Three patriarchates were established by the apostles as apostolic sees in the 1st century: Rome, Antioch, and Alexandria. Added to these were Constantinople in the 4th century, and Jerusalem in the 5th century. Eventually, together, these five were recognised as the pentarchy by the Council of Ephesus in 431.
In the rest of the history of Christianity, a few other patriarchates were gradually recognised by any of these above ancient episcopal sees. With time, eventually some of them fell due to military occupations following the Islamic conquests of the Middle East and North Africa, and became titular or honorary patriarchates with no actual institutional jurisdiction on the original site.
Five ancient patriarchates of the Pentarchy, headed by patriarchs as the highest-ranking bishops in the Christian Church prior to the Great Schism, were the patriarchates of Rome, Constantinople, Alexandria, Antioch, and Jerusalem. The East-West Schism of 1054 split the Latin-rite see of Rome from the four Byzantine-rite patriarchates of the East, thus forming distinct Roman Catholic and Eastern Orthodox Churches.
The four Eastern Orthodox patriarchates (Constantinople, Alexandria, Antioch and Jerusalem), along with their Latin Catholic counterpart in the West, Rome, are distinguished as "senior" (Greek: πρεσβυγενή, presbygenē, "senior-born") or "ancient" (παλαίφατα, palèphata, "of ancient fame") and are among the apostolic sees, having had one of the Apostles or Evangelists as their first bishop: Andrew, Mark, Peter, James, and Peter again, respectively.
There are ten current patriarchates within the Catholic Church: six are patriarchates of Eastern Catholic Churches, followed by Latin Patriarchate of Jerusalem), and three junior Latin patriarchates of Lisbon, Venice and the East Indies.
Some of the Eastern Catholic patriarchates are active on the same territories. Damascus is the seat of the Syriac Catholic and the Melkite Catholic Patriarchates of Antioch, while the Maronite Catholic Patriarchate of Antioch has see in Bkerké, Lebanon.
In the Roman Catholic Church, some patriarchal titles are purely honorary, without an actual residential see, and hence termed Titular Patriarchates, either vested in another (residential) patriarchal see or in the Pope's gift.
Eastern Orthodox Church
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Nine of the current autocephalous Eastern Orthodox Churches, including the four ancient churches of Constantinople, Alexandria, Antioch and Jerusalem mentioned above, are organized as patriarchates. In chronological order of establishment, the other five are: Georgian Patriarchate, Bulgarian Patriarchate, Serbian Patriarchate, Russian Patriarchate and Romanian Patriarchate.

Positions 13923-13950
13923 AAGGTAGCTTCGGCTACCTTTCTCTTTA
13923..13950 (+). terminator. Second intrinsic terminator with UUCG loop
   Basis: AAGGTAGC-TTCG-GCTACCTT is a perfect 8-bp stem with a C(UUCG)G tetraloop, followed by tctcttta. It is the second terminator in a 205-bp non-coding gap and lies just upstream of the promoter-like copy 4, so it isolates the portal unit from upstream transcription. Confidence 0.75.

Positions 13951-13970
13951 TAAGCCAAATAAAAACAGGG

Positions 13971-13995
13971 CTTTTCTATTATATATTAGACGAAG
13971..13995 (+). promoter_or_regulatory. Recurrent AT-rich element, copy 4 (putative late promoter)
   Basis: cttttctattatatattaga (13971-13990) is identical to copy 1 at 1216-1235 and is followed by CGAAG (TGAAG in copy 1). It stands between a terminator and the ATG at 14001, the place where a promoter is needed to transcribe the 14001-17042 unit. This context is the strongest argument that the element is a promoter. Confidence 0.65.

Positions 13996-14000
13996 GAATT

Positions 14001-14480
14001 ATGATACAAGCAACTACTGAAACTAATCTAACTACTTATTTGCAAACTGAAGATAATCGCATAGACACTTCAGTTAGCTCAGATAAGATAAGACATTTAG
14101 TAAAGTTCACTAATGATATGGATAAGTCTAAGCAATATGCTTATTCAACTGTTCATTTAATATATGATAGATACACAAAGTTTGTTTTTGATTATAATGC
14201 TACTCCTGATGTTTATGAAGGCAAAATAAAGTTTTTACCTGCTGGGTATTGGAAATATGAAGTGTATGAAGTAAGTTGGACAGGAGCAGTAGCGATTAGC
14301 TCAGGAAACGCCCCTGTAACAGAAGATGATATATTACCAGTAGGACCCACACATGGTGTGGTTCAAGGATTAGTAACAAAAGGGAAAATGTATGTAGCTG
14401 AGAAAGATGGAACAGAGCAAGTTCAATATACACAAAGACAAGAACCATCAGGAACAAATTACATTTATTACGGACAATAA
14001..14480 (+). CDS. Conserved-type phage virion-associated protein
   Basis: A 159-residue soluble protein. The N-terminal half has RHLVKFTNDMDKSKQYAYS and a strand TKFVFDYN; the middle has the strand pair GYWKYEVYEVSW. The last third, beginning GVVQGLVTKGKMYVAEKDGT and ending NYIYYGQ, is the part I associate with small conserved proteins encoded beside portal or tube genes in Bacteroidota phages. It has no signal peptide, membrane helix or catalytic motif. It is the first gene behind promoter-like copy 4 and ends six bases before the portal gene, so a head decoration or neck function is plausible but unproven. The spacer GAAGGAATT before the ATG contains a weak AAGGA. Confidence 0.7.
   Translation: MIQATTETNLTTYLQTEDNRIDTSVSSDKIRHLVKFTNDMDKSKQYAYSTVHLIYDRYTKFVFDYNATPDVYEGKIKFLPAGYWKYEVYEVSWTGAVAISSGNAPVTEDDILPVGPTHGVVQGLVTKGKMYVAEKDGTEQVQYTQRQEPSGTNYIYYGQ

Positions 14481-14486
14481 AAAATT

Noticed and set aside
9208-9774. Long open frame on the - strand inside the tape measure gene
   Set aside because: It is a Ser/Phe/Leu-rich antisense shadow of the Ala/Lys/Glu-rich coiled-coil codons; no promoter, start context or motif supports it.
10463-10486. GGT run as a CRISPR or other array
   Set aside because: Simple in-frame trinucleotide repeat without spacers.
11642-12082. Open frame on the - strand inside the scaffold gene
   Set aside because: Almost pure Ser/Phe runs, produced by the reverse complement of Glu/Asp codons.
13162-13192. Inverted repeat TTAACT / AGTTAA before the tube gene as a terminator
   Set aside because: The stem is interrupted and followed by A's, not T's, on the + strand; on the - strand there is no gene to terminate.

The Eastern Orthodox Patriarchate of Antioch moved its headquarters to Damascus in the 13th century, during the reign of the Egyptian Mamelukes, conquerors of Syria. Christian community had flourished in Damascus since apostolic times (Acts 9). However, the patriarchate is still called the Patriarchate of Antioch.
A patriarchate has "legal personality" in some legal jurisdictions, that means it is treated as a corporation. For example, the Eastern Orthodox Patriarchate of Jerusalem filed a lawsuit in New York, decided in 1999, against Christie's Auction House, disputing the ownership of the Archimedes Palimpsest.
There are several patriarchates within the Oriental Orthodoxy.
Church of the East
There are also among the branches of the Church of the East.
The head of the Czechoslovak Hussite Church is also called a Patriarch.
- Meyendorff 1989.
- Annuario Pontificio 2012, pp. 3-8. The title of "Patriarch of the West" for the Pope is no longer in use.
- In his motu proprio [http://www.vatican.va/holy_father/paul_vi/motu_proprio/documents/hf_p-vi_motu-proprio_19650211_ad-purpuratorum_lt.html Ad Purpuratorum Patrum of 11 February 1965, Pope Paul VI decreed that Eastern Catholic Patriarchs who became cardinals would be ranked as Cardinal Bishops, not Cardinal Priests, as had previously been the case, and that they would yield precedence only to the six Cardinal Bishops who hold the titles of the suburbicarian sees.
- Annuario Pontificio 2012, pp. 3-5
- Erickson, John H. (1991). The Challenge of Our Past: Studies in Orthodox Canon Law and Church History. Crestwood, NY: St. Vladimir's Seminary Press.<templatestyles src="Module:Citation/CS1/styles.css"></templatestyles>
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- Meyendorff, John (1996). Rome, Constantinople, Moscow: Historical and Theological Studies. Crestwood, NY: St. Vladimir's Seminary Press.CS1 maint: ref=harv (link)<templatestyles src="Module:Citation/CS1/styles.css"></templatestyles>
- Nedungatt, George, ed. (2002). A Guide to the Eastern Code: A Commentary on the Code of Canons of the Eastern Churches. Rome: Oriental Institute Press.CS1 maint: ref=harv (link)<templatestyles src="Module:Citation/CS1/styles.css"></templatestyles>
- Pheidas, Blasios I. (2005). "Papal Primacy and Patriarchal Pentarchy in the Orthodox Tradition". The Petrine Ministry: Catholics and Orthodox in Dialogue. New York: The Newman Press.CS1 maint: ref=harv (link)<templatestyles src="Module:Citation/CS1/styles.css"></templatestyles>
- Runciman, Steven (1985). The Great Church in captivity: A study of the Patriarchate of Constantinople from the eve of the Turkish conquest to the Greek War of Independence. Cambridge University Press.CS1 maint: ref=harv (link)<templatestyles src="Module:Citation/CS1/styles.css"></templatestyles>